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Astrology and Religion

Posted on November 16th, 2012 by Don Cerow

Astrology and Religion
Last week we took a brief look at Franz Cumont’s Astrology and Religion Among the Greeks and the Romans, together with his opinion on the subject. We made it no further than the introduction, wherein he unequivocally states that astrology is a morbid manifestation elevated to the state of mental disease, the most persistent hallucination to ever haunt the human brain.

Well, I love you, too!

Even so, his research yields a great deal of information about the evolution of astrology through the ancient world, until it reached the highest phase of ancient paganism during the Roman Empire. His opening lines resurrect some attitudes currently in vogue today.

“During the period of the French Revolution citizen Dupuis, in three bulky volumes “On the Origin of all Forms of Worship” (1794), developed the idea that the primary source of religion was the spectacle of celestial phenomena and the ascertainment of their correspondence with earthly events, and he undertook to show that the myths of all peoples and all times were nothing but a set of astronomical combinations.”

I would say citizen Dupuis has it about right, but Prof. Cumont isn’t finished yet.

“According to him, the Egyptians, to whom he assigned the foremost place among “the inventors of religions,” had conceived, some twelve or fifteen thousand years before our era, the division of the ecliptic into twelve constellations corresponding to the twelve months; and when the expedition of Bonaparte discovered in the temples of the Nile valley, notably at Denderah, some zodiacs to which a fabulous antiquity was attributed, these extraordinary theories appeared to receive an unexpected confirmation. But the bold mythological fabric reared in the heavens by the ‘savant’ of the Revolution fell to pieces when Letronne proved that the zodiac of Denderah dated, not from an epoch anterior to the most ancient of the known Pharaohs, but from that of the (more recent) Roman emperors.”

Zodiac of Denderah aside (currently dated to around 50 BC), this is part of a notion that has long been held by the academics. The Greeks believed that Egypt was the oldest, while archaeological evidence seems to support the contention that the Sumerians of the Tigris-Euphrates rivers were older, but either of these two  did little to escape the 4th millennium BC.

Nevertheless, the discussion seems to be starting to come full circle, as one Dr. Robert Schoch has suggested. Dr. Schoch is a full-time faculty member at Boston University, who earned his Ph.D. in Geology and Geophysics at Yale. According to Dr. Schoch,
“In 1990 I first traveled to Egypt, with the sole purpose of examining the Great Sphinx from a geological perspective. I assumed that the Egyptologists were correct in their dating, but soon discovered that the geological evidence was not compatible with what the Egyptologists were saying. On the body of the Sphinx, and on the walls of the Sphinx Enclosure (the pit or hollow remaining after the Sphinx’s body was carved from the bedrock), I found heavy erosional features ( that I concluded could only have been caused by rainfall and water runoff. The thing is, the Sphinx sits on the edge of the Sahara Desert and the region has been quite arid for the last 5000 years. Furthermore, various structures securely dated to the Old Kingdom show only erosion that was caused by wind and sand (very distinct from the water erosion). To make a long story short, I came to the conclusion that the oldest portions of the Great Sphinx, what I refer to as the core-body, must date back to an earlier period (at least 5000 B.C., and maybe as early as 7000 or 9000 B.C.), a time when the climate was very different and included more rain.”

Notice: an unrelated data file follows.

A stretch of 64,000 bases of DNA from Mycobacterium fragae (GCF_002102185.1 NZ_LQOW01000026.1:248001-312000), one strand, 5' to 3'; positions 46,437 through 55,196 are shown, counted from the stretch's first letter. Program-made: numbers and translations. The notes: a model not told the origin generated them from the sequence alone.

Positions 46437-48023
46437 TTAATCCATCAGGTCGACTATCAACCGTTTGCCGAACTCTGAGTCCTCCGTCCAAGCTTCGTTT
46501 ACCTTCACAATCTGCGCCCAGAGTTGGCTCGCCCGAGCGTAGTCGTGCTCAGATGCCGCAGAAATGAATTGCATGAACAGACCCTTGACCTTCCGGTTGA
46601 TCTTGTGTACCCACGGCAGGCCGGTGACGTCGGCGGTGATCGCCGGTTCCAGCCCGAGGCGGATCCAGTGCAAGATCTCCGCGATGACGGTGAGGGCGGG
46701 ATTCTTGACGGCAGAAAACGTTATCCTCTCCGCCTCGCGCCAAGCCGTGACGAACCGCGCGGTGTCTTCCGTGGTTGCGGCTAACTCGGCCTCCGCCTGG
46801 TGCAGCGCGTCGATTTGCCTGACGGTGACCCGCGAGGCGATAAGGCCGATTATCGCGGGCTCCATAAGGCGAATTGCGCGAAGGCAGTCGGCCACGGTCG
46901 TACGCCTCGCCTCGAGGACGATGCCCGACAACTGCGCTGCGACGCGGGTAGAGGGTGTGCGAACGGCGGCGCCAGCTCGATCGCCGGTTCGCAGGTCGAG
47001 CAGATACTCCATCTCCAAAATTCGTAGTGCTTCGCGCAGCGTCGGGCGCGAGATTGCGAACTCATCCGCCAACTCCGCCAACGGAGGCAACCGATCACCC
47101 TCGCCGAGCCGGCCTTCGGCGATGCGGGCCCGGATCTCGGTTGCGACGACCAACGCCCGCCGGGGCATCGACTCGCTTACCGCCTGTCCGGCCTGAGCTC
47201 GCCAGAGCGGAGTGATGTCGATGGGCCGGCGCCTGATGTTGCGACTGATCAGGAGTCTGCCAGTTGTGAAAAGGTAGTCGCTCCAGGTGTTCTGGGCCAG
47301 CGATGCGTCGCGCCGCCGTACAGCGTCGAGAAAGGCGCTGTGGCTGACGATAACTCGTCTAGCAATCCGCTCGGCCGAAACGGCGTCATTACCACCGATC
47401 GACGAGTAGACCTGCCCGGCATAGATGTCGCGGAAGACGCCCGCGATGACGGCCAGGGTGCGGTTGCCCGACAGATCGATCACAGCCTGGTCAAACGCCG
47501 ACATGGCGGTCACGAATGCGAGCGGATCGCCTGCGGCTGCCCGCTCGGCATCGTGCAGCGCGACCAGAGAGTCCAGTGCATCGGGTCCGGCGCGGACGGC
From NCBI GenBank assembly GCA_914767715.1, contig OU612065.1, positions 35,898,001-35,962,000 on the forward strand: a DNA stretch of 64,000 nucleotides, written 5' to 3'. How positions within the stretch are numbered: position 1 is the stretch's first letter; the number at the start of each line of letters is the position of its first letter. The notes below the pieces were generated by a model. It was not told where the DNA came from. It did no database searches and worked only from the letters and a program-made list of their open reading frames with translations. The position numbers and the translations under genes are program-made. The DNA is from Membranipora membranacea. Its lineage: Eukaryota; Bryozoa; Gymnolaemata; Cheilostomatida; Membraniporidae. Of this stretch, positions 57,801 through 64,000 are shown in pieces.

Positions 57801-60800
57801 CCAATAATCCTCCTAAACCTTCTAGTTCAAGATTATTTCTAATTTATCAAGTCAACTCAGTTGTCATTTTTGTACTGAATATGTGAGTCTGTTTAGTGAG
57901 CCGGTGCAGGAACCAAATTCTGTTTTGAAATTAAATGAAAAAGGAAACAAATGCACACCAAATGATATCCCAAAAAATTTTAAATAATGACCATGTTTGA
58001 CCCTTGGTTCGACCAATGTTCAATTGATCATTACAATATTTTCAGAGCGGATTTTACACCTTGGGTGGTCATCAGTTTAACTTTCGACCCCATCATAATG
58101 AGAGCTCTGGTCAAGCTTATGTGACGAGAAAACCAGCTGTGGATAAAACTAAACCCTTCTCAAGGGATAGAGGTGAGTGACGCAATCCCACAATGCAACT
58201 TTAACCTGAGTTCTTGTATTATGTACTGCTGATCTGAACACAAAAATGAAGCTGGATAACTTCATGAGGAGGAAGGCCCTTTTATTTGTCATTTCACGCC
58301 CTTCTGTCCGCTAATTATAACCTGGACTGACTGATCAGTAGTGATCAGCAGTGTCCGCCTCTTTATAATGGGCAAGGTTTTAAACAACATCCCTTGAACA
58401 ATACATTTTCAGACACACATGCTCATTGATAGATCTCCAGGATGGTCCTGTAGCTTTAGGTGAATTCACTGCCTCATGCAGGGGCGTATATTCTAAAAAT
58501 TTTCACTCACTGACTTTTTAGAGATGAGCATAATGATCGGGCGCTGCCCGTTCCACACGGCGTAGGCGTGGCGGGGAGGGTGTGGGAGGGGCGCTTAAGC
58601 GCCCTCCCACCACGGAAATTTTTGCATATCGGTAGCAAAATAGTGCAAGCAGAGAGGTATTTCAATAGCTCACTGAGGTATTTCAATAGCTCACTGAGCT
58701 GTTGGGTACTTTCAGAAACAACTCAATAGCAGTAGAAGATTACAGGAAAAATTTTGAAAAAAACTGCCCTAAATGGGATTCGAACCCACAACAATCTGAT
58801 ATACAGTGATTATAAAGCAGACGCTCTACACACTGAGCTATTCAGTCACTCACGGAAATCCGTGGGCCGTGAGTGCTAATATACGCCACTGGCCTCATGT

When he first presented his findings the Egyptologists, understandably enough, wanted to know where there were other signs of ‘pottery shards’. In other words, where was the supporting evidence of civilizations of that same period? At the time, there was none to be found.

Although originally dismissed by the Egyptologists, the recent uncovering of the site at Göbekli Tepe in south eastern Turkey seem to support not only Dr. Schoch’s pioneering work, but also that of citizen Dupuis. Again, from Dr. Schoch’s WEBSite,

“Looking only at style and quality of workmanship, one might suggest that Göbekli Tepe dates between 3000 and 1000 B.C. (standard thinking). How wrong one would be! Based on radiocarbon analyses, the site goes back to the period of 9000 to 10,000 B.C., and was intentionally buried circa 8000 B.C. That is, the site dates back an astounding 10,000 to 12,000 years!”

Exactly as citizen Dupuis predicted.

But it was Prof. Cumont’s words that spoke to me and led to a lengthy quest, and that is this. In discussing astrology, Cumont claims,

“It furnishes the key to the interpretation of Homer as well as of the Bible.”

Thirty years later, and over the course of a lifetime of celestial research, Athena has led me to examine these themes and found them to be absolutely true.

Thank you, Prof. Cumont.

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